How to Interview for a Job in American English, part 1/5

Youre hired! Two words everybody loves to hear. But before we hear these words comes

(dun dun duuuuhn!) the interview. Today’s video is part one in a series that’s all

about preparing for a job interview.

This is part one of a five part series on preparing for an interview. Interviewing for

a new job can be a huge source of stress and anxiety. And if youre interviewing for

a job in a non-native language, the stress can be even higher. In this video youll

see me interview for a job. Throughout the interview, well discuss some of the most

common interview questions and how to answer them. Youll also learn some basic information

to get you started on creating your own answers to these questions. Let’s begin.

TK: Hello Ms. Smith, I’m Tom Kelley. Thanks so much for coming in.

RS: It’s my pleasure, thanks so much for meeting with me.

TK: Of course. Did you have any trouble finding the office?

Small Talk. Most interviews will start out with a handshake and some small talkthis

may include questions about how youre doing, your travel to the interview, the weather,

how your weekend went, and more. All you need to do is be polite and friendly. Keep your

answers short. You can also feel free to turn the question back to the interviewer. For

instance, if the interviewer asks you how your weekend was, you might respond, “It

was great, we celebrated my Mom’s birthday. How was your weekend?” Small talk is used

to build a more comfortable environment before the interview begins. It may seem silly, but

you can practice small talk on your own by asking yourself simple, easy-to-answer, non-personal

questions. You could also practice with a friend. Here is an example of small talk:

>> How are you doing? >> I’m great, thank you, and you?

>> How are you doing? >> I’m doing really well. It’s such a

nice day out there. >> It is! It was perfect weather all weekend.

>> It was.

>> Did you do anything interesting over the weekend?

>> Yes, I went to the park with my family for a picnic.

>> That sounds nice. >> It was. And you?

>> I worked this weekend, but I got a lot done, so that was good.

>> It does feel good to get work done!

You can see we haven’t said much of importance, but the conversation is friendly and open,

and can make two people feel more comfortable in each other’s presence.

TK: Hello Ms. Smith, I’m Tom Kelley. Thanks so much for coming in.

RS: It’s my pleasure, thanks so much for meeting with me.

TK: Of course. Did you have any trouble finding the office?

RS: Nope. The directions on the website were great.

TK: Good. Would you like some coffee or water before we begin?

RS: I’m okay, thank you. TK: Alright. So, to get started, why don’t

you tell me a little bit about yourself. RS: Sure.

Common Question: Tell me a little bit about yourself. It’s very common for interviewers

to simply ask you to tell them about yourself. That can feel overwhelming! But don’t worry;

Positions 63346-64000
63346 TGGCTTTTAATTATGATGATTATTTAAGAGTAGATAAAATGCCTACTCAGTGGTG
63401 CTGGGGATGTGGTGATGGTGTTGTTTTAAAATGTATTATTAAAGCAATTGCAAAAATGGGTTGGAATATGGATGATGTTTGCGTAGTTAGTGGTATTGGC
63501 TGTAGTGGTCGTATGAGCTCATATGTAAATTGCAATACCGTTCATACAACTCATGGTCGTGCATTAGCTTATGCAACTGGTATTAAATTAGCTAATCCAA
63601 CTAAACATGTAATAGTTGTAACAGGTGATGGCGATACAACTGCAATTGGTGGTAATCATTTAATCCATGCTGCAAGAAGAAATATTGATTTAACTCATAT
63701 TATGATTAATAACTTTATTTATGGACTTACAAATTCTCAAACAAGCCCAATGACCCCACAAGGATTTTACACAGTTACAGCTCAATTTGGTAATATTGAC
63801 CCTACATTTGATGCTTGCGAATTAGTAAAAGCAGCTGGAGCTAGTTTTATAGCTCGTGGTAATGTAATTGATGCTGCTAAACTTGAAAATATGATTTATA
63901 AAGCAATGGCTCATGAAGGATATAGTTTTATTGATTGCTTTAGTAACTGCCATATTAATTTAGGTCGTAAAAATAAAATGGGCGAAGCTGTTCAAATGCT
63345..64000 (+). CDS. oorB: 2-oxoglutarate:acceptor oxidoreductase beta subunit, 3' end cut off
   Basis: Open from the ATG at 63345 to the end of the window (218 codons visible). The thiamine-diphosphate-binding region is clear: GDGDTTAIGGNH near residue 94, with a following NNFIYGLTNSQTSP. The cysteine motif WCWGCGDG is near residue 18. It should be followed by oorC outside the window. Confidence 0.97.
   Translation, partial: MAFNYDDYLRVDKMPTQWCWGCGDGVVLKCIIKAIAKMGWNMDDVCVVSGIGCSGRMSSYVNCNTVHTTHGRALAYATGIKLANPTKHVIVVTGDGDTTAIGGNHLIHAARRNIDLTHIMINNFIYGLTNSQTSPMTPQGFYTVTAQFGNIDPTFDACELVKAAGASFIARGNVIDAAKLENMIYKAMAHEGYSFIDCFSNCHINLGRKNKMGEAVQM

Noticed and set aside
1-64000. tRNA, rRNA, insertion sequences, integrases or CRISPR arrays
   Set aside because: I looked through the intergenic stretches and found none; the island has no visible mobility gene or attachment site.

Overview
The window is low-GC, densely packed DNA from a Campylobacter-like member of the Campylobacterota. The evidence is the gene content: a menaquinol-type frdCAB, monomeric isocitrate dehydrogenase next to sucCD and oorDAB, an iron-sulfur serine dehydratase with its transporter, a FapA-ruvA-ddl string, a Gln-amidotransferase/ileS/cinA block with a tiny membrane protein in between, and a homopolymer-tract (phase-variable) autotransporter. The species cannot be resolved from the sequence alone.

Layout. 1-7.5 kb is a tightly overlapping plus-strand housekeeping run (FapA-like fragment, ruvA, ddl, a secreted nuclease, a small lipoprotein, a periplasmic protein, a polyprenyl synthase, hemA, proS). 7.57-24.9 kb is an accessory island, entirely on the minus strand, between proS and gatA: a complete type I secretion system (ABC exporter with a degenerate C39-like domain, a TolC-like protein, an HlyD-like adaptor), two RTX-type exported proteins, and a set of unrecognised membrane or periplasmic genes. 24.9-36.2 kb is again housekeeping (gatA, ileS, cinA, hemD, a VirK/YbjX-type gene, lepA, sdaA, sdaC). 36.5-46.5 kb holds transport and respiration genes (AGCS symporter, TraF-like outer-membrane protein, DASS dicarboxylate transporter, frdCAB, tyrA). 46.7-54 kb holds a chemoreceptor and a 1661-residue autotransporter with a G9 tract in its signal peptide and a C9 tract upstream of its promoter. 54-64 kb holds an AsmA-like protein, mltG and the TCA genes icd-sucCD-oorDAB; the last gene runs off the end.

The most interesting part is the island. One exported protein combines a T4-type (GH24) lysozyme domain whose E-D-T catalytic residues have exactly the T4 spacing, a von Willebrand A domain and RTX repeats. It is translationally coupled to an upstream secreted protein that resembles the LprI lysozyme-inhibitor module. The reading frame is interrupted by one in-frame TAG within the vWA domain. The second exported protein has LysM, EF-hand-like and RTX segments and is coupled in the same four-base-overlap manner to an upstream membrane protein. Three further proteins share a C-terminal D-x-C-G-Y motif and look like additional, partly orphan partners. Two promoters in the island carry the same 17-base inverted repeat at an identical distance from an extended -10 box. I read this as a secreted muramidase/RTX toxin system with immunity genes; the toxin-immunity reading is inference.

what they really want you to focus on is your education and work history. You can also let

them know what areas you have a lot of experience in, or what your interests are when answering

this question. Here are a few different ways to begin your answer.

I studied at Harvard University and graduated 2012 with a degree in business.

I’ve been working at Smith Incorporated for 10 years as a manager.

I have 12 years of experience in graphic design.

Because of my time at Verizon, I have a lot of experience in providing customer service.

If you're preparing for an interview, practice talking about yourself and your work history.

Record yourself with a video camera if possible. Make sure it's not too long, maybe around

a minute. Go back and listen or watch, and write down phrases that worked well to use

again. If there was anything you stumbled over or left out, write down some possible

phrases you could have used. The next day, do the same exercise. It's important that

you don't just write a paragraph and memorize it, but simply practice free-talking with

some key phrases. The more you practice before the interview, the more comfortable youll

feel answering the questions during the interview.

TK: So, to get started, why don’t you tell me a little bit about yourself.

RS: Sure. I studied at the University of Florida and graduated in 2010 with a Masters Degree

in Toy Design. After graduation, I was hired at Happy Kid’s Creative. I’ve been there

for the past five years and am currently the Director of Toy Production. During that time

sales have grown steadily. It’s been a great experience, but I’ve run out of room to

grow with HKC and I’m looking for new opportunities. I have a lot of experience leading teams in

the creative process and finding new markets for the products that we create.

T: That’s great.

To be continued! Well pick it up from here in the next video in this series. In the next

video, well go over three more common interview questions: ‘How did you hear about this

position’, ‘what attracted you to our company?’ andwhat’s your greatest

strength?’

I hope this video on job interviews has been helpful. There’s nothing better than walking

out of an interview feeling that you were fully prepared!

If you have interview-related questions or stories, please post them in the comments

below. I’d love to hear them.

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That’s it, and thanks so much for using Rachel’s English.

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